By John Reddan
23rd, 2007. The day after Thanksgiving. While others had visions of hitting the stores early to wait in line and battle for the latest and the greatest the retailers had to offer, 56er soccer players had something else in mind. From 8:30 a.m. to 3:30 p.m., they dropped in to "just play" on the two indoor fields at Breakaway Sports Center. In the morning, the fields were full of U11 to U14 players while high school kids filled out the afternoon. Some of the day's key elements:
- Players made their own teams
- No referees; kids called their own fouls
- Substitutes were self-determined
See the theme? Who was in charge? The players. And what did we get as a result? Cooperation and a lot of fun. Older players were encouraging the younger players and showing their stuff while some of our 11s and 12s had plenty of tricks up their sleeves. It was a great opportunity for players to see and play with kids from other teams and age groups. More than once a player would point at someone after they saw a good move and say, "Which team does he/she play for? That was awesome."
We talk a lot about developing players and giving them the kind of environment that will help facilitate individual development. One of the key environments missing these days tends to be the neighborhood playground for "street soccer," where players just show up, put things together on their own, and have a game. Due to various circumstances and developments over time, we've lost a place where younger players learn the nuances of the game from their older peers and older players learn how to organize and inadvertently teach by way of example, entirely by their own initiative.
In addition to this lament for free play, another hot topic these days is the prospect of burn-out: when our young athletes lose their inner drive to continue to participate in a particular sport. The reason often given for this or feared is that kids play too much and therefore the sport grows dull and the excitement is lost. I would contend that the burn-out phase isn't reached from too much soccer but not enough free play soccer, where players are allowed to do their thing without any interference from adults. That's the overkill that organized sport can bring.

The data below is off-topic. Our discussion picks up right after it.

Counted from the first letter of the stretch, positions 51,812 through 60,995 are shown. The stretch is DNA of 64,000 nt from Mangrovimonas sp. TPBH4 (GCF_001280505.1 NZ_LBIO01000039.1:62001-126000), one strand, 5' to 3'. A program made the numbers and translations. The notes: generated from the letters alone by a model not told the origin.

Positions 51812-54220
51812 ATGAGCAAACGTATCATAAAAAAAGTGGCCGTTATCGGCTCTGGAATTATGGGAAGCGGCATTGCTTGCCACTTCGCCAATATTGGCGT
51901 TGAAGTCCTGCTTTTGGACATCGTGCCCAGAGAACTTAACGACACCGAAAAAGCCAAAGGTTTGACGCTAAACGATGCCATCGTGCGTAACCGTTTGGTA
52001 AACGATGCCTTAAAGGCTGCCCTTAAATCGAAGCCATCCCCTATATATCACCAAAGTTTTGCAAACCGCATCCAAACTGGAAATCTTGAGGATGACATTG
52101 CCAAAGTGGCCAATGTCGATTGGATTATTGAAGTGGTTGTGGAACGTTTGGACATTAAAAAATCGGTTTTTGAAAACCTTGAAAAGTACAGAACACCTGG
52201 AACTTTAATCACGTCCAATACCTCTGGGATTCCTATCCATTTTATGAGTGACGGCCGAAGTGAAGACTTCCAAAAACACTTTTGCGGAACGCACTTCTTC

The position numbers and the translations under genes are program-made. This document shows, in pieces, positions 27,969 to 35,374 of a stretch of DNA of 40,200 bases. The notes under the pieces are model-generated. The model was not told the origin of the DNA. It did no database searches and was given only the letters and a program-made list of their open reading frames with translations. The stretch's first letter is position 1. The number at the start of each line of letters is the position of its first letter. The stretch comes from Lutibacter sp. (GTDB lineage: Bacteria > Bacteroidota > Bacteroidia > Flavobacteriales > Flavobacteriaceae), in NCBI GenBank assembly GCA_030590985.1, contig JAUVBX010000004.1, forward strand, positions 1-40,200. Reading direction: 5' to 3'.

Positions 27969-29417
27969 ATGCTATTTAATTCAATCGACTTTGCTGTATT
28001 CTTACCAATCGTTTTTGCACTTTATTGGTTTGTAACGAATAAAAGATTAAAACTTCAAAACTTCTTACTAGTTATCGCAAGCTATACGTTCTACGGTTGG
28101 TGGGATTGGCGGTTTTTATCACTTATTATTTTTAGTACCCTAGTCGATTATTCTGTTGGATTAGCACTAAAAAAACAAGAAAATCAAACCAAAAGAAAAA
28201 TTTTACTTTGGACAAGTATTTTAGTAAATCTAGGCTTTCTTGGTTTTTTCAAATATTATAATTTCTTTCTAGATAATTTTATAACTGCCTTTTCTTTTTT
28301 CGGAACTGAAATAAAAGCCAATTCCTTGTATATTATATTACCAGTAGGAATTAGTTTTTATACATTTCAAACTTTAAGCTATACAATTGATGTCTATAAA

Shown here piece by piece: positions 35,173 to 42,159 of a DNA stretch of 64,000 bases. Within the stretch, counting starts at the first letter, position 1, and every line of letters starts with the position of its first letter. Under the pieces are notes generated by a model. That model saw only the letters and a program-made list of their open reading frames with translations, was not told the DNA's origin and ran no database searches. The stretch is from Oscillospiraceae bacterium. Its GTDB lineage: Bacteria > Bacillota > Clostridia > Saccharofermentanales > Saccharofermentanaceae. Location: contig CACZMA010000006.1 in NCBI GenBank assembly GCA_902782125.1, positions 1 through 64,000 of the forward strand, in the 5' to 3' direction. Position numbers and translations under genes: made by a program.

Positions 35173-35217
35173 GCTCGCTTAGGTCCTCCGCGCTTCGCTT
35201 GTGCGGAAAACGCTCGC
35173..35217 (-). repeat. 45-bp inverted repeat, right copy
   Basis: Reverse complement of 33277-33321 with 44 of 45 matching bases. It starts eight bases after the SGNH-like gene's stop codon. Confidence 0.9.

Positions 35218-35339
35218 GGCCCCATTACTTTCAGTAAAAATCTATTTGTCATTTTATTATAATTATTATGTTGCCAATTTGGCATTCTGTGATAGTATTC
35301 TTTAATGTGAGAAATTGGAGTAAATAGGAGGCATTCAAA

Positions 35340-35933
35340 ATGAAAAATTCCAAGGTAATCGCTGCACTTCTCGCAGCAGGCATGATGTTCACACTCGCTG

Coaching Director John Reddan
During the 56er Fun Day after Thanksgiving, we had players who stayed through their entire time slot -- four hours for some of them! The last hour, from 2:30-3:30 p.m., was left open for anyone who wanted to play, and we had some of the younger kids from the first session come back for more. Are they getting too much soccer? Are they about to experience burn-out? Not likely, but there is always that potential for us as coaches, parents, and administrators to overdo it, to handle every last portion of the activity so that the players are barely involved in the process, rarely asked to think or act for themselves. The beauty of soccer is that there are no time-outs, no scripted plays to run; players must create and solve problems on their own, and collectively, during the run of play. Where does that ability come from?
Our job as coaches is to instruct on technique and tactics, give feedback, suggestions, and a few solid dos and don'ts that will generally guide the players toward improvement. Trying to impart that knowledge over two or three practices a week at ninety minutes apiece over a three-month period is only going to go so far. If we try to add more it can understandably increase the stress on already time-taxed families with multiple kids involved in multiple activities. Where does the free play fit in? Considering the common restraints of time, geography, and the real concern of letting the kids just go off on their own, the reality is we have to organize it. Like our day at Breakaway, it has to be our version of street soccer. It can be done. As a club, as an age group, as a team, as a neighborhood, as a group of friends. Provide the kids the time, the place, and the supervision for safety. Then we adults should bring a book, walk the dog, take a nap, sit and watch … and let ‘em play.